Of broken laptops

Somebody (I think it was Paolo) said that this blog might work better as a window in the Silicon Valley. Since I've always lived here (I was born about 500 feet from where I work), it's hard for me to appreciate how 'different' this place can seem to those who live in areas where the mean house price isn't $800,000, or where a decent dinner conversation might not revolve around the not-so-great benefits of upgrading to Windows Vista.

My laptop died. In the conspicuous consumption culture that is SiVl, when that happens one simply buys a new one. Cost is important but not critical. I testdrove a MacBook and several PC laptops. The MacBook was nice, but it looks and feels a toy, and it doesn't handle LUKS cryptology. Also for the cost, it didn't seem all that great compared to what I can get with a PC laptop and Linux.

When I was at the computer store, I met another customer who was putting a Linux Ubuntu CD into each laptop's drive and seeing how the machine took to the operating system. When he found a laptop that ran his operating system well, he told the clerk he'd buy it. When the clerk offered lots of Windows software packages, the customer refused, explaining that he would be wiping the drive clean and installing a 'real' OS.

None of this is abnormal.

In fact, I bought the same laptop.

I'm installing Debian GNU/Linux on it right now. :-)

The only real debate I'm having is whether to do dual boot or wipe out Windows Vista. I tried playing around with Windows's boot loader, but the new one is even worse than the old one. I hope GRUB plays nice with Longhorn.

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5 Comments:

At 5/15/07, 3:18 PM, Blogger Pakitt said...

Vince,

it was me - you got it right.
Apple is a "love at first sight" thing or a "leap of faith" or a "little by little" experience. I like my Macs and for my everyday private use are more than fine for me. I could not just come back home and be greeted by XP/Vista in another grey/black box. It's certainly a matter of taste and I am not certainly pushing anybody in buying a Mac. Whatever you have, if it does what you need, it's OK. Simply put, I am an happy Mac user, but I am not a "Mac fan". I try to keep my feet on the ground and I don't support all that Apple does - rather.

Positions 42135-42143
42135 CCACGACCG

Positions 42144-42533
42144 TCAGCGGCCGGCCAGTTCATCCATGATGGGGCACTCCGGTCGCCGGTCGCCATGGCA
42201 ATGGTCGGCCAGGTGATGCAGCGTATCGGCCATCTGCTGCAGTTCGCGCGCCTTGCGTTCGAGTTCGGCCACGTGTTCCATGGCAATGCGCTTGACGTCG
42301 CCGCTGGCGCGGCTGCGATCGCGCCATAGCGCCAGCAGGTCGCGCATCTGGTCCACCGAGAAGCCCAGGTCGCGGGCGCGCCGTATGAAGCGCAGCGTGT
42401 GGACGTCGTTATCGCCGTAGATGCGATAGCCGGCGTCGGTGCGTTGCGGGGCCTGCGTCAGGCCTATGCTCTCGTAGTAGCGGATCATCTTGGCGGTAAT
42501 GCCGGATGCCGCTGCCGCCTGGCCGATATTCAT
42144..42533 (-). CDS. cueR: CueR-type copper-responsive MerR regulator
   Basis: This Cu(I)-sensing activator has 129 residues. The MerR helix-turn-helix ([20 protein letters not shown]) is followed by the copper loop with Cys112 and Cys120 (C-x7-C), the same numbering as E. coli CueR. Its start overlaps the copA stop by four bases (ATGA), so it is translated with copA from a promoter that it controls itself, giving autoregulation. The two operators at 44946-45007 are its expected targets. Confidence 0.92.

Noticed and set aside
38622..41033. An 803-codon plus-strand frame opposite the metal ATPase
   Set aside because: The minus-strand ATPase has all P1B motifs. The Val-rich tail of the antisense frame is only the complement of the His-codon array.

Regarding encryption - FYI Mac OS X supports natively the encryption of the home folder (called "File Vault"). If encryption of personal data on the hard drive is what you were looking for, Mac has it. Mac OS X also supports encryption of the swapfile.
If you wanted instead to encrypt the entire HDD (does NTFS support that?) then you would need a tool/sw, but I don't know if there are any available for the Mac. But I am sure there is something out there (likely open-source).
When I switched to the Mac at home for my private use, rather than Linux, was mainly because I was looking for an hardware solution as well - the Mac mini was the perfect choice at the time. And the Mac OS X interface is simply beautiful - and everything simply works. Exactly what you cannot say for Windows and for Linux respectively... ;)

 
At 5/15/07, 3:31 PM, Blogger Les said...

I use my laptop as a tool and I simply don't have time or resources to fuck around with a broken operating system. I need solid audio support and I need a real OS, so I went with a flavor of proprietary unix that runs on a particular set of (relatively high-end) hardware.

Occasionally, I screw up applications, but the system itself is solid. I don't care so much what it looks like or feels like (I care a little), I care that it's going to work for me when I've got a gig.

Toy hobby machines are fine and well, but I don't have time for it right now.

I miss the valley a little bit, though.

 
At 5/16/07, 10:26 AM, Blogger marshlady said...

Where as I used to be a loyal mac user now i am more a habitual one I would say. I'm used to it, I could leave but so far so good. Still happy with my macbook though. And one thing too is apple service care has been great, and I hear horror stories about others.

 
At 5/17/07, 9:48 AM, Anonymous Alex Wilson said...

What make/model did you end up getting?

 
At 5/18/07, 12:07 PM, Blogger Crinis said...

I settled on a Gateway laptop (model MT6707). It has a really nice screen (1280x800), and I admit I like the upgrade to USB 2.0 more than I thought I would. Hard drive is 160 Gb, Wireless 802.11g as well as ethernet.

You can read about my trials of putting Linux on it at this link.

 

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